Kigali residents face arrest for buying from hawkers

Friday August 05 2016

Street vendors carry out their business in Kigali City. In a bid to eliminate street vendors, the Kigali City Authority has come up with new directives which will see people buying goods from street vendors fined. PHOTO | FILE

In a bid to eliminate street vendors, the Kigali City authority has come up with new directives which will see people buying goods from street vendors fined.

The new guidelines, published in the official gazette on July 18, have set provisions for fines for both the vendors and buyers in a move aimed at getting street vendors out of the streets.

The development follows years of run-ins between hawkers and the city's law enforcement agents, which in recent months had turned into street battles between vendors and operatives, in some instances with fatal outcomes.

The directives stipulate the fines for those caught buying or selling will pay.

“In accordance with the law and other penalties stipulated in other laws, anyone caught in the act illegal act of selling goods on the streets will be fined Rwf10,000 [$13] and asked to return the money to the person buying. Similarly the person buying will be reprimanded and fined Rwf10,000 [$13] for buying goods in areas not designated as markets,” the directives said.

The goods in question will be confiscated and fines deposited in district accounts.


The new directives also indicate that the city will put in place “free markets” where street vendors and those caught hawking will be asked to sell their goods.

According to Pascal Busabizwa, Kigali’s vice mayor in charge of Economic Affairs, the new directives were put in place to address the growing concern of illegal businesses popping up unplanned on city streets.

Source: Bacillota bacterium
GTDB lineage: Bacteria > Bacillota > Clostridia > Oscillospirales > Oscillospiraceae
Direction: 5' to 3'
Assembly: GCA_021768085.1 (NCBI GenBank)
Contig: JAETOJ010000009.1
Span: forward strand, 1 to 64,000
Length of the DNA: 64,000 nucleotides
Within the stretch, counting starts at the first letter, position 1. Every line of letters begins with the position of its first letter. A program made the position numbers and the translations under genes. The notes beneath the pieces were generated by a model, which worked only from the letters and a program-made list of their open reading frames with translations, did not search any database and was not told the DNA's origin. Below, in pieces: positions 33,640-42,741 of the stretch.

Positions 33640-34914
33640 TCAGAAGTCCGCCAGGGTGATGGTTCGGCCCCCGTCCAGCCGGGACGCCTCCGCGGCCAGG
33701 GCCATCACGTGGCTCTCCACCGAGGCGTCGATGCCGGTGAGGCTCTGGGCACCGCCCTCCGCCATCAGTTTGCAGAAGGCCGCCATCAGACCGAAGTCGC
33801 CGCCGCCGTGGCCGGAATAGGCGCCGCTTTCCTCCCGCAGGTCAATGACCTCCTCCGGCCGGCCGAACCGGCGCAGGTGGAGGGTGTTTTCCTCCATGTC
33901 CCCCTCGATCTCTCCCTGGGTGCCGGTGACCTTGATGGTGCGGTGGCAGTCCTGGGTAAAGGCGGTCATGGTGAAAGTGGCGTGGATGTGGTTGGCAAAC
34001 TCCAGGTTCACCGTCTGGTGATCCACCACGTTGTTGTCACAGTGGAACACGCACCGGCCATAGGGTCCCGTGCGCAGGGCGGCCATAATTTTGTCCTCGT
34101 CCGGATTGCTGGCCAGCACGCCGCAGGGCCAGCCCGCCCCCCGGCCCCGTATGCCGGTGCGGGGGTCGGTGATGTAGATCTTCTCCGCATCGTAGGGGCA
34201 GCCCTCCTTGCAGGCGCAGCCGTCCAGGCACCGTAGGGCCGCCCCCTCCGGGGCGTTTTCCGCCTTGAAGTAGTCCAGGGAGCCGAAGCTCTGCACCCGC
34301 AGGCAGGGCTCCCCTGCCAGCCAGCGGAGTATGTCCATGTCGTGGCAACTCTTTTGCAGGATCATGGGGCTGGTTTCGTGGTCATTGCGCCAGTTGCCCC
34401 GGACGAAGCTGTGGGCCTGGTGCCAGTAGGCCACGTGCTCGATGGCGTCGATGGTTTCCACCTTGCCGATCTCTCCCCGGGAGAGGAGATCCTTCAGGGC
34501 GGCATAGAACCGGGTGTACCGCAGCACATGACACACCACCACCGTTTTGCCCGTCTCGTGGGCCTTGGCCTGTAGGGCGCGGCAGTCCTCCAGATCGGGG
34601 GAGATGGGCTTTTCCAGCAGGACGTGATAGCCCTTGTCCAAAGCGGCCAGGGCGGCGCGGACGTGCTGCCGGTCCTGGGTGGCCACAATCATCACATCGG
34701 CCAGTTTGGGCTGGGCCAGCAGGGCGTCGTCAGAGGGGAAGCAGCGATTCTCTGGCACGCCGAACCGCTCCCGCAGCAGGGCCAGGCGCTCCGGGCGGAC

“This has been a growing concern because despite our efforts to curb street vending, the number of people involved in this kind of business has been growing, mainly because they have ready customers,” he said.

“These illegal vendors operate in front of markets and shops of people who are formally licensed and pay taxes. The vendors also present a security concern and create congestion,” he added.

The city also maintains that this decision is also driven by the need to eliminate substandard goods because most of the goods sold on the streets are of poor quality and people get ripped off since most of them have no time to check the quality of what is being bought.

The City of Kigali says it will set up free markets where vendors will be encouraged to do their business. Under the new guidelines, hawkers will form co-operatives which according to city authorities will make it easy to support them or assist them to access credit.

The free markets will be built in areas that street vendors prefer to operate from and are also accessible to motorists and pedestrians. The hawkers are required to form groups of 30 to be assisted, and will be advanced small loans paid at an interest of 5 per cent.

The free markets are expected to sell fruits, vegetables, clothes, shoes and beverages among other items.

The government through Umurengo Sacco will extend loans of up to Rwf200,000 ($253) to those who don’t have starting capital upon assessment by local government authorities.

The move, according to city authorities will help deal with street hawking menace. The move is also partly to ensure hygiene of goods and sanitation in the city.

Some of the vendors who spoke to Rwanda Today said that they would be willing to work in the markets if given start-up capital.